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Menopause: Is your workplace leading or lagging?

Menopause is rising up the workplace agenda, but there is still much more for businesses to do to ensure women feel supported

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Lauren Chiren, 55 from Bristol, suffered from debilitating anxiety, and extreme dizziness and couldn’t even remember the names of her colleagues while going through menopause.

It drastically affected her work in a senior role in financial services. “In the end, I was absolutely terrified that I had early onset dementia,” she says. “At the age of 44, I left my job for fear of being seen as weak, vulnerable or a failure.”

From Baroness Karren Brady to Liz Earle in the UK and Michelle Obama to Gwyneth Paltrow in the US, menopause is sparking conversation on both sides of the Atlantic. A few years ago, it would only have amounted to hushed whispers. But there’s a revolution in the world of women’s health and as it affects businesses of all sizes, leaders need to take it into consideration.

While Chiren and other menopausal women are the fastest-growing demographic of workers in the country, recent data from the CIPD and Simplyhealth Health and Wellbeing at Work report shows that only 25 per cent of employers have a menopause policy and just 9 per cent of menopausal women work for companies offering leave for it.

Women have been experiencing menopause, a term coined by physician Charles Pierre Louis de Gardanne in 1821 since forever, but this fact of life has only just become part of the workplace agenda. Recent legislation from the Equality and Human Rights Commission ensures that employers make “reasonable adjustments” for menopausal women.

Off the back of her experience, Chiren founded WomenofaCertainStage, a company that supports employers, and has worked with companies like Amazon, Lloyds TSB, and Nike on menopause awareness initiatives.

Lauren Chiren, founder of WomenofaCertainStage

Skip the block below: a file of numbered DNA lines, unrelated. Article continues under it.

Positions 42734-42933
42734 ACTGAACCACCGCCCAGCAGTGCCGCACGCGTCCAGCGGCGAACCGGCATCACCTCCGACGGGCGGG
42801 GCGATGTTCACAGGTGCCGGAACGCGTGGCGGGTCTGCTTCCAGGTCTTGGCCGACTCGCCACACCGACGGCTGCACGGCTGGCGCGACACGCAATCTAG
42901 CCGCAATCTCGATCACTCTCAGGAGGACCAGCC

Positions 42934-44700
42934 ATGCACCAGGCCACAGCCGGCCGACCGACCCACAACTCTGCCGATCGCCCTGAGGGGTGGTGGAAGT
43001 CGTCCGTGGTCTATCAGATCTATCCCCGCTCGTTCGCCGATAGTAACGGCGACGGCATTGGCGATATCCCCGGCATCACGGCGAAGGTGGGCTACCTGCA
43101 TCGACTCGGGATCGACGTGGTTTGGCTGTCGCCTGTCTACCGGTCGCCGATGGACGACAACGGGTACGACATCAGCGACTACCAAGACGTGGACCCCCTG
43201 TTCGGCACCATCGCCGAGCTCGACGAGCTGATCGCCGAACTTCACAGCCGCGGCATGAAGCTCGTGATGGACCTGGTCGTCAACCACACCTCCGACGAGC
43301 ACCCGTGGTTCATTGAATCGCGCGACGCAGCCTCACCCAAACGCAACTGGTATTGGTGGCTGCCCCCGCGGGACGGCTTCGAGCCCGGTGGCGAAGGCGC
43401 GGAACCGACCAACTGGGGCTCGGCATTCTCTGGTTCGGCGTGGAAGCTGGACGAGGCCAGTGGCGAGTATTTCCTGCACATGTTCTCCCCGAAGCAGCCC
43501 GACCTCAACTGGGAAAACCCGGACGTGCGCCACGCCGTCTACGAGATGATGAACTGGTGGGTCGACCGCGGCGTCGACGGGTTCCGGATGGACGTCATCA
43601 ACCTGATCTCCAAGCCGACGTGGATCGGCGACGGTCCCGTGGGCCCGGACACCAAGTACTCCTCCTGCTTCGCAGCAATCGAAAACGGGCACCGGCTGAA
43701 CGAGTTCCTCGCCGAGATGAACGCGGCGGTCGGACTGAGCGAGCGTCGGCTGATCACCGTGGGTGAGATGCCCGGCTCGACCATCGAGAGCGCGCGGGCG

What can medium-sized companies do to create a menopause-supportive workplace? Chiren recommends “normalising conversations” through annual awareness sessions, offering flexible working arrangements and private rest areas. 

“By embedding these new practices, employers not only support their employees through menopause but also enhance overall workplace wellbeing,” she says.

Mary Beighton, director of people and culture at car finance marketplace Zuto, recommends that “businesses of all sizes” should provide a supportive working environment and “having a menopause policy is part of that.”

Begin by signing the Menopause Workplace Pledge to make sure everyone going through menopause is supported. Zuto also offers paid absence, virtual GP access, and a support forum for menopausal women. Measuring effectiveness is crucial, using KPIs like feedback, engagement rates, and behaviour patterns.

The Unite Trade Union survey of 11,000 union representatives reveals that 83 per cent of menopausal women lack organisational support. Addressing menopause policies is crucial for gender equality and employee well-being regardless of company size, but in recent years larger businesses have made progress.

For example, recognising this as a “workplace issue”, the Co-op adopted menopause policies to help recruit and retain female employees back in 2019, updating them to include perimenopause (the time around menopause when the body begins to change) in 2022.